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I usually only get to do shorter backpacking trips (2 day 2 night or so), but due to a recent job change and vacation day situation I was able to go a bit longer this time.
**Rick Pittsburg and etdBob, don’t read if you want to see this section for the first time on your upcoming thru-hikes!
I chose a relatively close hike: Iron Mountain Gap, TN to Hot Springs NC via the Appalachian Trail. This was a short enough distance (88.2 miles minimum) to allow some flexibility in route; I had considered checking out some of the Pisgah National Forest trails that I would intersect along the way or maybe detouring up to the Sampson Wilderness area.
As it turned out, I wound up only using five nights and six days to traverse the AT section. Bear hunting season (rather, hunting dog noise pollution) and water availability were factors in shortening the trip.
I had decided against any resupply and so carried 8 days of food in case I were to change plans; it was a heavier load than normal. I also brought a near full winter kit of clothes to account for unexpected weather variances.
I drove from Knoxville, TN to Hot Springs NC in the early AM to meet my shuttle at 7:30 in the morning. I used Bluff Mountain Outfitters and it cost $100, but hey it was a vacation.
And the trip began on a brisk autumn morning at Iron Mountain Gap. Shuttle hikes are commitment to going forward.
Within the first ten miles I had reached a place called Beauty Spot. And it was aptly named. I had considered camping there during planning stages but upon arrival discovered how easily accessible it was by car and witnessed a parade of visitors driving up and decided to move on.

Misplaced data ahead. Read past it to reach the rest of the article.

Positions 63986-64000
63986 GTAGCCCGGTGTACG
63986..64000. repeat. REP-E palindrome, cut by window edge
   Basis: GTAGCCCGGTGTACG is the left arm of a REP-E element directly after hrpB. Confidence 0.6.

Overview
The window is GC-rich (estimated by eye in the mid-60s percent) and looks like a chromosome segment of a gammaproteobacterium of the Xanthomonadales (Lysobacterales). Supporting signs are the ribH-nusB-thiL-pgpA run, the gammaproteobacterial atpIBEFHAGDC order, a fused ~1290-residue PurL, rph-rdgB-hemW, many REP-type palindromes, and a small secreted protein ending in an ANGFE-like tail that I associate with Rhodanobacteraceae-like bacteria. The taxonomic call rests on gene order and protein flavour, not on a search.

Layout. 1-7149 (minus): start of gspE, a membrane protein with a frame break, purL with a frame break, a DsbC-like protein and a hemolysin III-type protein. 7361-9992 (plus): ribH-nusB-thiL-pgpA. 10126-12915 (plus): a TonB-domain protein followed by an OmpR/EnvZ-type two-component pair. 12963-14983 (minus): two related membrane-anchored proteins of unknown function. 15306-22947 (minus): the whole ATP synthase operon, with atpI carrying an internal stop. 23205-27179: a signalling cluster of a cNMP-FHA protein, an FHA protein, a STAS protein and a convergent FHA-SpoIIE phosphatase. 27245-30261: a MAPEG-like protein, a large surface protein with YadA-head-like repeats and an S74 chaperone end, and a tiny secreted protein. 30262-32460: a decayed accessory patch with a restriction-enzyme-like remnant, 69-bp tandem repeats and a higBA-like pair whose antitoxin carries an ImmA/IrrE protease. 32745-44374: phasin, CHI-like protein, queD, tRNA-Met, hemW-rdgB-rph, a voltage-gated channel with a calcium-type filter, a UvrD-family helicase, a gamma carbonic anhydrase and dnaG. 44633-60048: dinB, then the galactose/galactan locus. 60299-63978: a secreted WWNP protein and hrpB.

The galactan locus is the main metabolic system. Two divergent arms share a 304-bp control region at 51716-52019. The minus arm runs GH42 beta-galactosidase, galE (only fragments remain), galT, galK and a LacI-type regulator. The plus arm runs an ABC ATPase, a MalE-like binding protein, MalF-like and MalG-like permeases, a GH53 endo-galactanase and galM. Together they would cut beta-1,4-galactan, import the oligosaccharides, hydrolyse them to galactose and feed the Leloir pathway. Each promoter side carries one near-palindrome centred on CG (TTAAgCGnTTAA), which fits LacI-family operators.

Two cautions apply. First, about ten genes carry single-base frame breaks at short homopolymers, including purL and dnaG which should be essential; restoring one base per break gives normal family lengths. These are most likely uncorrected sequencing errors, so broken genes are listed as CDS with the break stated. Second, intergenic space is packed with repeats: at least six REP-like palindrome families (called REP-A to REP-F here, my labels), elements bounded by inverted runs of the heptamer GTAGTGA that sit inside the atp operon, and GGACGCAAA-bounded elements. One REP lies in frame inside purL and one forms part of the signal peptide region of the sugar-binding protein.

I had nice views throughout that hike, popping up around every other turn it seemed.
I found an old logging road just north of the Curly Maple Gap shelter and went about 200 meters off the main trail to camp for the evening. It was a 15.9 mile day by my reckoning.
The next morning I descended to cross the Nolichucky River on a big bridge.
It was a pretty stiff climb up the other side. To the left in the picture here is the ridge I came down to cross the river.
I missed the peak of color but there still some flashes here and there. This was taken near a place called Temple Gap. I had let my water run down to lessen the weight while climbing but misjudged a bit and hit a 7 mile section with no aqua. Oh well, what’s a little thirst now and then?
After another pretty good climb from Spivey Gap I made it the place pictured; it’s known as High Rocks. I was really tempted to camp up there but some rough weather was supposed to be rolling in that night and I decided to keep going.
This was my wooded view from that night’s camp at a place called Whistling Gap where I ended a 17.7 mile day. I initially had the trailside camp all to myself but was eventually joined by a group of 8 (?!) and their dogs. So I moved off trail to seek some solitude but didn’t find a flat spot to sleep on. It happens.